The Southwestern Historical Quarterly, Volume 75, July 1971 - April, 1972 Page: 137

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Some Reflections on Labor History

F. RAY MARSHALL*
THIS IS AN OPPORTUNE TIME TO REVIEW THE STUDY OF LABOR HISTORY
in Texas and the Southwest. Unions have become important
institutions in Texas as well as in the nation, and their influence un-
doubtedly will rise steadily as collective bargaining is extended to fed-
eral, state, and local government employees, as labor's political power
continues to increase, and as unions attempt to organize agricultural
and other unorganized workers. As unions grow in power and chal-
lenge employers and other groups for greater participation in formulat-
ing the rules in the workshop as well as in legislative bodies, interest
in their behavioral characteristics undoubtedly will intensify. One
of the best ways to gain a better understanding of how labor organiza-
tions actually operate is to look at their antecedents and to study their
behavioral characteristics under a variety of historical circumstances.
From the standpoint of increasing our knowledge, it is fortunate
that historians are giving increasing attention to labor history, because
interest in this subject by labor economists has been crowded out by
a preoccupation with wage and employment problems; international
labor movements; collective bargaining; wage-price problems; and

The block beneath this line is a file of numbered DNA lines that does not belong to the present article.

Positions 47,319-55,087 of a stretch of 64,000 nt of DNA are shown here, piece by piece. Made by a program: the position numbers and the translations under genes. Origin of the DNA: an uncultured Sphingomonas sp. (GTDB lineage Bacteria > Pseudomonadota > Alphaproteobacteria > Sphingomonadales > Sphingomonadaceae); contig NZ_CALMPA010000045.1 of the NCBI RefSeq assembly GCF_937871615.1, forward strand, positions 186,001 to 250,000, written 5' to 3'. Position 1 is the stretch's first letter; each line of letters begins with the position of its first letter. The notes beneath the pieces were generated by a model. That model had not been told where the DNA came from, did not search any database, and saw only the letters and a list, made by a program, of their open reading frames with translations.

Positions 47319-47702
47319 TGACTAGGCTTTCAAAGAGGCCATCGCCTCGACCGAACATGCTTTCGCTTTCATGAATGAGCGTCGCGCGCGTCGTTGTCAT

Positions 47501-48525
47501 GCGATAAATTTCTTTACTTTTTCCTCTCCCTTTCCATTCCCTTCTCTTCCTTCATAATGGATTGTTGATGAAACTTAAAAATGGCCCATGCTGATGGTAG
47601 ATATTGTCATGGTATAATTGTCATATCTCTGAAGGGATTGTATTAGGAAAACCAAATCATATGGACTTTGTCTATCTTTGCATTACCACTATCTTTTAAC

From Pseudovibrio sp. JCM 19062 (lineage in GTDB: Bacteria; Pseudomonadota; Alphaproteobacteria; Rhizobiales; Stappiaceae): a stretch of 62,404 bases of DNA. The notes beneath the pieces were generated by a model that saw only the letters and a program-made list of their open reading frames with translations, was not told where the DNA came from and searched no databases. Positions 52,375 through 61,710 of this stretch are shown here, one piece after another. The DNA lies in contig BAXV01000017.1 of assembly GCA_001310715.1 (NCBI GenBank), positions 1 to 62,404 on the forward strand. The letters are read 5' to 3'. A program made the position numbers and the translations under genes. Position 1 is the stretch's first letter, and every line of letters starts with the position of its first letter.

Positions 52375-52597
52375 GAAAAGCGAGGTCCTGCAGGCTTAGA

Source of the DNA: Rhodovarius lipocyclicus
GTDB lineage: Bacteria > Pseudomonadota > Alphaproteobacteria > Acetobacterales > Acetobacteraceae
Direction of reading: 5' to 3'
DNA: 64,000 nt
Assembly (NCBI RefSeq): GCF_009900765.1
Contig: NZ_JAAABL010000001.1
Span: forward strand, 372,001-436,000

manpower, race, and poverty problems. Of course, much of the writing
by labor economists has been historical in character, but the emerg-
ing generation of labor and general economists exhibits very little
interest in labor or any other kind of history. In part, this attitude
derives from the economists' growing interest in mathematics and
theory. Economists are, therefore, devoting their attention increasingly
to subjects which appear to be most amenable to study by mathe-
matical models.
For reasons which are not at all clear to this writer, general his-
torians, particularly those interested in the South, have paid surpris-
ingly little attention to labor market institutions. Apparently, histor-
ians have until recently considered labor history either unimportant,
in the mistaken belief that unions have only recently arrived on the
southern scene, or unworthy of serious scholarly inquiry. As Walter
Galenson observed, "In thus abandoning the field to economists, the
*Mr. Marshall, author of numerous studies on labor, is the chairman of the Department
of Economics, University of Texas, Austin.

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Texas State Historical Association. The Southwestern Historical Quarterly, Volume 75, July 1971 - April, 1972, periodical, 1972; Austin, Texas. (texashistory.unt.edu/ark:/67531/metapth101201/m1/149/ocr/: accessed December 6, 2016), University of North Texas Libraries, The Portal to Texas History, texashistory.unt.edu; crediting Texas State Historical Association.